Hierarchical model for Breakthrough process Improvement
Breakthrough process improvement projects, which are undertaken to tackle operations management problems, pose significant challenges to development teams. In such settings, existing approaches are limited or inappropriate and objectives are ambiguous. A clear gap in literature still exists between engineering oriented tools (such as TRIZ, QC, Six Sigma) and business process redesign (BPR) oriented models when it comes to marrying process ideas with the enabling technology while ensuring maximum impact for the innovation. The problem gets further compounded for industries where major technological and process development is traditionally carried out by equipment manufactures and hence limited control over the process innovation efforts of equipment suppliers and designers. One such industry is watch component manufacturing which is quite unusual in comparison to traditional manufacturing industries in terms of technology and systems.
Using watch component manufacturing as a case study, authors present a hierarchical model of process innovation in a multi-project environment especially involving third-party led retrospective process improvement initiatives. The model provides a framework for understanding the process of process innovation in watch dial manufacturing, as well as the possible roles of consultants, the equipment / process design suppliers, and the operating companies throughout this evolution. The applicability of this process improvement approach to other manufacturing industries has also been deductively verified although not incorporated in the current paper.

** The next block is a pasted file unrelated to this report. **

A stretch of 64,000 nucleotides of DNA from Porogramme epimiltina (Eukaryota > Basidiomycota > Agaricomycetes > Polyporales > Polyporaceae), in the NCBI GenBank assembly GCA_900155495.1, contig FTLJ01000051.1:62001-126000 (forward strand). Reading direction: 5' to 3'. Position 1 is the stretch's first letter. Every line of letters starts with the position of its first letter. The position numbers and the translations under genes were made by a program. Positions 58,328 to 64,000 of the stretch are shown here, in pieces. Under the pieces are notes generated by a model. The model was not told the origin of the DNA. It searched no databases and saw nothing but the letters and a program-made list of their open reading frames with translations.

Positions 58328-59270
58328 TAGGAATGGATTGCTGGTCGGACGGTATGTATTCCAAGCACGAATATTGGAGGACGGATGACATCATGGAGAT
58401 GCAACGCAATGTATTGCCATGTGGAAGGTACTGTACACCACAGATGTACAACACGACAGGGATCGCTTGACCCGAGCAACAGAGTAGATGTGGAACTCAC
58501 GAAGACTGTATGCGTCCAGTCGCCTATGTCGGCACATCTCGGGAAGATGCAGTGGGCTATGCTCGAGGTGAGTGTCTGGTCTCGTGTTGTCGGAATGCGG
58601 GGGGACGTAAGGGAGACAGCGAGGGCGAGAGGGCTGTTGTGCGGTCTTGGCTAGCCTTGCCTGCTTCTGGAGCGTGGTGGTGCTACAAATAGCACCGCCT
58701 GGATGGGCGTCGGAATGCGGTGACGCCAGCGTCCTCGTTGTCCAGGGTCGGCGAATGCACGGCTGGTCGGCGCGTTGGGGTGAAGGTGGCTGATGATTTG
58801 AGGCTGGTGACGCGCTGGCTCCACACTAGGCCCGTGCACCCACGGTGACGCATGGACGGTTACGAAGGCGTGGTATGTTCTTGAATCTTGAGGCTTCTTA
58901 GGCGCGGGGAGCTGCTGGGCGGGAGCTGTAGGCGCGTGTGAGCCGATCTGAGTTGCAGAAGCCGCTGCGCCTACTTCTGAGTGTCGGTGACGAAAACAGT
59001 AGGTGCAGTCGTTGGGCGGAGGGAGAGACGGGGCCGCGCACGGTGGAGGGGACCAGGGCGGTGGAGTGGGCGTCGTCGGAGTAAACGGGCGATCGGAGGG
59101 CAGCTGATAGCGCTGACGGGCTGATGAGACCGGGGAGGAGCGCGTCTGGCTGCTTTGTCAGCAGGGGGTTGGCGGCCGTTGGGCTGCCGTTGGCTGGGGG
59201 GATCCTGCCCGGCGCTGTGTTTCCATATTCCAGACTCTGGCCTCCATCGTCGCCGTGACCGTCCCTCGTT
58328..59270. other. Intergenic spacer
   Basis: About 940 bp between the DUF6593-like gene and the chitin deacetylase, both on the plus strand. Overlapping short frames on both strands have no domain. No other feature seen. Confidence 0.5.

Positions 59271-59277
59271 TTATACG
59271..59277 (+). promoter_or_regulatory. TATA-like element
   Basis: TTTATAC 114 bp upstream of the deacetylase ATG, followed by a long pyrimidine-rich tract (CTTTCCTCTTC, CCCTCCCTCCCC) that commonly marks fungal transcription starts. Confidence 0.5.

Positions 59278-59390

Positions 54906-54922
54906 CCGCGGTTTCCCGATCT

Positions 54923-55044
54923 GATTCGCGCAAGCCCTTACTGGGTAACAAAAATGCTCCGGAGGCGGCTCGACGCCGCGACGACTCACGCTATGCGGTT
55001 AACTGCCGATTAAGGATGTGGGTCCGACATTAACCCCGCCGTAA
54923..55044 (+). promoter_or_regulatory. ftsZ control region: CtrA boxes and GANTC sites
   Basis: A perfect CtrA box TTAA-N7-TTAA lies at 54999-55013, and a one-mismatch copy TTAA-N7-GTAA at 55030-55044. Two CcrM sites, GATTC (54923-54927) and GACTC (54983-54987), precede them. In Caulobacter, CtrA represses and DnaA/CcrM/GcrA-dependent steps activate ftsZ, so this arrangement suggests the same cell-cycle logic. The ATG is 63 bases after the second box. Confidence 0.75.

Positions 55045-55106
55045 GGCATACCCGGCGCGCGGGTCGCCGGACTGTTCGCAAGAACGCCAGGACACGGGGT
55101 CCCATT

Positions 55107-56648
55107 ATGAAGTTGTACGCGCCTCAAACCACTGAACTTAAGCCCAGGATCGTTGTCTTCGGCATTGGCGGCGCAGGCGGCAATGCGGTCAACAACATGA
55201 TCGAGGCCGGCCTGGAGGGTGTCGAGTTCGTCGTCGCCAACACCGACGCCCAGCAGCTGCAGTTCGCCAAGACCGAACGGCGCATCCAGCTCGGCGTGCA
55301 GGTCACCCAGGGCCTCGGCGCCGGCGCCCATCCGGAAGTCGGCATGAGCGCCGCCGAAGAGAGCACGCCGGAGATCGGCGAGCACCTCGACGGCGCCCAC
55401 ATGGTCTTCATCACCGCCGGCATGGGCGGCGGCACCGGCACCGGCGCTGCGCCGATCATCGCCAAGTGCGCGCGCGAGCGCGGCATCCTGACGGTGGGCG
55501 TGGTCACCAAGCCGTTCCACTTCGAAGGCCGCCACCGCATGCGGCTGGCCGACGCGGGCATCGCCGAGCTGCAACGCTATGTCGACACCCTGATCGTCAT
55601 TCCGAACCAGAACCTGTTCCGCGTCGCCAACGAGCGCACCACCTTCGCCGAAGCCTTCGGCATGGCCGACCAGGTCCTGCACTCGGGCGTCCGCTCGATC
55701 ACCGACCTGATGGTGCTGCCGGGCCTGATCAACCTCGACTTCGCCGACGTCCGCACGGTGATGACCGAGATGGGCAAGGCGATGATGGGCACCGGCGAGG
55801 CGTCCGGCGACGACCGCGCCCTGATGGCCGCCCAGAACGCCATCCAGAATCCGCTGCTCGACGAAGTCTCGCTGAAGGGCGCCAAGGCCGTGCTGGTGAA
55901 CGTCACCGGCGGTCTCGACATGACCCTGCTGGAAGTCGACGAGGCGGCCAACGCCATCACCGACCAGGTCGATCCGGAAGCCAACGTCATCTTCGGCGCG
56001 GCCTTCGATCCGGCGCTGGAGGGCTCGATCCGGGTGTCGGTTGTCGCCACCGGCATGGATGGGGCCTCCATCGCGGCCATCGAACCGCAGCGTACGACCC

In much the similar way that a complex production planning process is progressed through hierarchies of aggregation and dis-aggregation to exploit the similarities to derive synergy and economies of scale despite high variety, the proposed process innovation/ improvement framework can be traced through plans for synergy realisation from the ideation phase down to execution level. The progression through these multiple phases is marked by changes in the relative levels of process/problem identification, consolidation and innovation planning activity.
Technological innovation traverses through three main phases: uncoordinated, segmental, and systemic. As illustrated by the case of dial manufacturing, companies operating in an industry that has reached the systemic stage will find little or no scope for innovation in the core manufacturing technologies. In such an industry, the fundamentals of the manufacturing process are almost frozen or stagnated. At this stage, the pursuit for productivity improvements focuses on cost reductions from task structuring and specialization, task integration, and automation.
However, irregular shape of components and high variety and small batch meant they were not amenable for automation. Generally, equipment manufacturers play an increasingly important role in refining existing technologies and improving equipment reliability and capabilities. To catalyze any breakthrough improvement at this stage, the suggested framework can deliver more bang for innovation effort that otherwise wouldn’t be worthwhile. Such efforts are facilitated by close cooperation with the innovation (operations) consultant and operating companies, which can contribute process ideas and expertise that the equipment manufacturers might otherwise lack.
Written by Debashish Jena, FPM Student (Operations), IIM Lucknow